Interscholastic western team coach Kristen Kovatch’s students often find themselves up against some stiff–and well-funded–competition. Recently, her team beat the odds to reign victorious at Zone Championships.
In last week’s column “The Crundwell Conundrum ” I discussed how the future of the AQHA rests on the competitors and how it’s our job as horsemen to bring to the arena our own new set of standards; it’s up to us to put in the work and show that it really doesn’t have to be about money and status and politics. While my words hopefully inspired some, I did not anticipate that I would have the opportunity to put my own thoughts into actions so soon. Then I took my IEA (Interscholastic Equestrian Association) western team to its Zone Championships and managed to prove my point.
For readers unfamiliar with the IEA system, the program operates much like the IHSA for college teams: riders are sorted into levels based on their prior experience; at horse shows, riders get on a random draw horse and get no prep time before they head into the arena to show. The western division shows in reining and horsemanship. It’s a great preparatory program for collegiate riding—or really, for any young rider who wants to improve their overall horsemanship. It’s especially beneficial to students growing up who may not have the ability or funding to own a show horse as mounts are provided by the host team.
My team is sponsored by Alfred University, so we get to use the facility and the awesome stable full of horses. We are a mixed bunch: a few high schoolers from the paint/pinto circuits, some local kids with a backyard pony or two, lessoners who have never owned a horse, my mentor’s grandkids who have grown up with his training, and a sweet little girl who is the daughter of one of my coworkers in the student affairs office (she learned to ride at summer camp a year ago.) My charge is to take this band and teach them a few things about riding, sharing the wealth of information and horsepower that the university program has to offer with the local equestrian community which lacks show facilities, big-name trainers or expensive horses and breed showing. The county fair might be the biggest show most of these kids will ever do.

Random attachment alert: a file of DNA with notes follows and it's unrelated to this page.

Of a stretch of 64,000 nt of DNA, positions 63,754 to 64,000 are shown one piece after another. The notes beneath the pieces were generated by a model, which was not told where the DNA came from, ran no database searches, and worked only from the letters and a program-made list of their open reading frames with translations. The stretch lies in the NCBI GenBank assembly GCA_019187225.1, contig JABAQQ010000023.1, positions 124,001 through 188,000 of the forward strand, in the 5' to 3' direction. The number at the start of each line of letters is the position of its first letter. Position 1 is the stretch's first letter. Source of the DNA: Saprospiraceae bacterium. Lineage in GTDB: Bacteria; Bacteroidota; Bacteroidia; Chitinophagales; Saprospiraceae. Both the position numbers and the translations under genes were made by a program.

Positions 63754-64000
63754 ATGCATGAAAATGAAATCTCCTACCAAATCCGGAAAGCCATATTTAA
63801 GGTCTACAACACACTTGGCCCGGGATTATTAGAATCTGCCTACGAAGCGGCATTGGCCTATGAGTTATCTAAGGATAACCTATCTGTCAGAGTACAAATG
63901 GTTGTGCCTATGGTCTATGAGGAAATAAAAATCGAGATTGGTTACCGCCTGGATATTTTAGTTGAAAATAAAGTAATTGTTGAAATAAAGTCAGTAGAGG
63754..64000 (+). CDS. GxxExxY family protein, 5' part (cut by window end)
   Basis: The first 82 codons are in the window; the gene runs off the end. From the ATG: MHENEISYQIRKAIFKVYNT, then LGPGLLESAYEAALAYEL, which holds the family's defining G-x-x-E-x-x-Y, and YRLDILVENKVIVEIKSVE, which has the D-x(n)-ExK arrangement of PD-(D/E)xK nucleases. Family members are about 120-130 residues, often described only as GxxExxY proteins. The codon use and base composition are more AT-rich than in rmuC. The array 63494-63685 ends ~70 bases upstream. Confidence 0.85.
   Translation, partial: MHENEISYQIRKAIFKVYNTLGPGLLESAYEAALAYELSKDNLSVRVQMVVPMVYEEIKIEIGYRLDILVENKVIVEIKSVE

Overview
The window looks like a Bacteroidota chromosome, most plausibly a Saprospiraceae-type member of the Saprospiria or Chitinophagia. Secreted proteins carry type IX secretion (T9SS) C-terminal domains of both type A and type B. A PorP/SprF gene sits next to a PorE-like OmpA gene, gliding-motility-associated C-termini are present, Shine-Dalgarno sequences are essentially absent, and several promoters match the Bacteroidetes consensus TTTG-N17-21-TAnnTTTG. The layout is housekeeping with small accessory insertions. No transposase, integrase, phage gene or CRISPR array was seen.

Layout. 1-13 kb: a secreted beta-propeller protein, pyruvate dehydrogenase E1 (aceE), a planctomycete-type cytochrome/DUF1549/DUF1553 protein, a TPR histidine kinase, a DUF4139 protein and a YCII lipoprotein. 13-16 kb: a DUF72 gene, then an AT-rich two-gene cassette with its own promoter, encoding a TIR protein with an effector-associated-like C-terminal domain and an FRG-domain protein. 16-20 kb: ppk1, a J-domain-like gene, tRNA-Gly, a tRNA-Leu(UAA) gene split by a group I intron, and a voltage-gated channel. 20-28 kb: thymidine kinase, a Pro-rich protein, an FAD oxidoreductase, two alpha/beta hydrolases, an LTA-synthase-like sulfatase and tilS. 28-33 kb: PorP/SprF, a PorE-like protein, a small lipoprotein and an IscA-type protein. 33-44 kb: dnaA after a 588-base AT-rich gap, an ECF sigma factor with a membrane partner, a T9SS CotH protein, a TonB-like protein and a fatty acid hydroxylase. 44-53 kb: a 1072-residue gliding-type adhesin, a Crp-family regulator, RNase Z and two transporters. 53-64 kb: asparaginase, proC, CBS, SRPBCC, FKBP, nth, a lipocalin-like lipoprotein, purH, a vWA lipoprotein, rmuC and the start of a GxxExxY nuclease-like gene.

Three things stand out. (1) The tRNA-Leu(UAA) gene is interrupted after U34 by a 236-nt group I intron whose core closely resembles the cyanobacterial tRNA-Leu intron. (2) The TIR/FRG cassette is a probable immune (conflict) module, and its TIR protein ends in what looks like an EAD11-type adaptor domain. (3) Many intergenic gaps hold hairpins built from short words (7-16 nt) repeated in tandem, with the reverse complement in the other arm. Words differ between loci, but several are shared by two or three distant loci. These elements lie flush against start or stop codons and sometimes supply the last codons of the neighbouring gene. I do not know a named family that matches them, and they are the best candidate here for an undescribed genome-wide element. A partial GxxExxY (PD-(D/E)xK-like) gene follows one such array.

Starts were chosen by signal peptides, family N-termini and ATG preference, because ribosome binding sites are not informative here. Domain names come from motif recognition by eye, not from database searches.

Within our region, some of our toughest competition traditionally comes from a private school with an extensive AQHA show team. The students bring their show horses to school and train there, hauling them on the weekends to the big breed shows where I understand they do quite well. They are always impeccably turned out with the latest showring fashions; their horses are beautiful and well-trained creatures probably worth more than my life.
I can’t speak for the other teams against whom we compete, but I know that my kids work hard. My college-student assistant coach and I only see them a few times a month, while some teams get to practice daily, so every hour has to count. I know some of the families might be making some pretty major sacrifices just to make sure the kids can pay for their entry fees, so I try to make my time with their children worth all the effort it takes to get them to the show pen
This weekend, my team went head-to-head with the other leading teams in the zone, contending for the top three slots which would buy us a berth at Nationals in Oklahoma City, in conjunction with the NRHA Derby. When the dust had settled at the end of the day, both my upper school and middle school teams were undenied champions, leading the day almost from beginning to end. My assistant coach and I stood side by side at the rail all day, watching with pride as our kids rode at their absolute best—and were justly rewarded. They held their own with the competition, becoming the standard to beat in every class.
I am so indescribably proud of my riders for more reasons than just winning the Zone and qualifying for Nationals (though I’m thrilled to death that I’ll get to hang out at the Derby!) They’ve proven that good horsemen can come from any background, however humble; they’ve proven that in fact it’s not a money game to get into horse showing. For the kids who cannot afford a fancy show horse to stand proudly in the arena holding that blue ribbon, smiling from ear to ear, means more to me than the titles and points. I’ve managed to show them that they too can be winners. They too can be nationally-ranked riders. We’ve set the bar at a completely different level now and I’m proud to help carry them on.
The Alfred University IEA Team with their year-end awards! (I am third from the left in the bottom row.)
Photo credit to Maite Hurd.
We were excited with our year-end results as upper school champion and middle school champion for total points accrued over the regular season.
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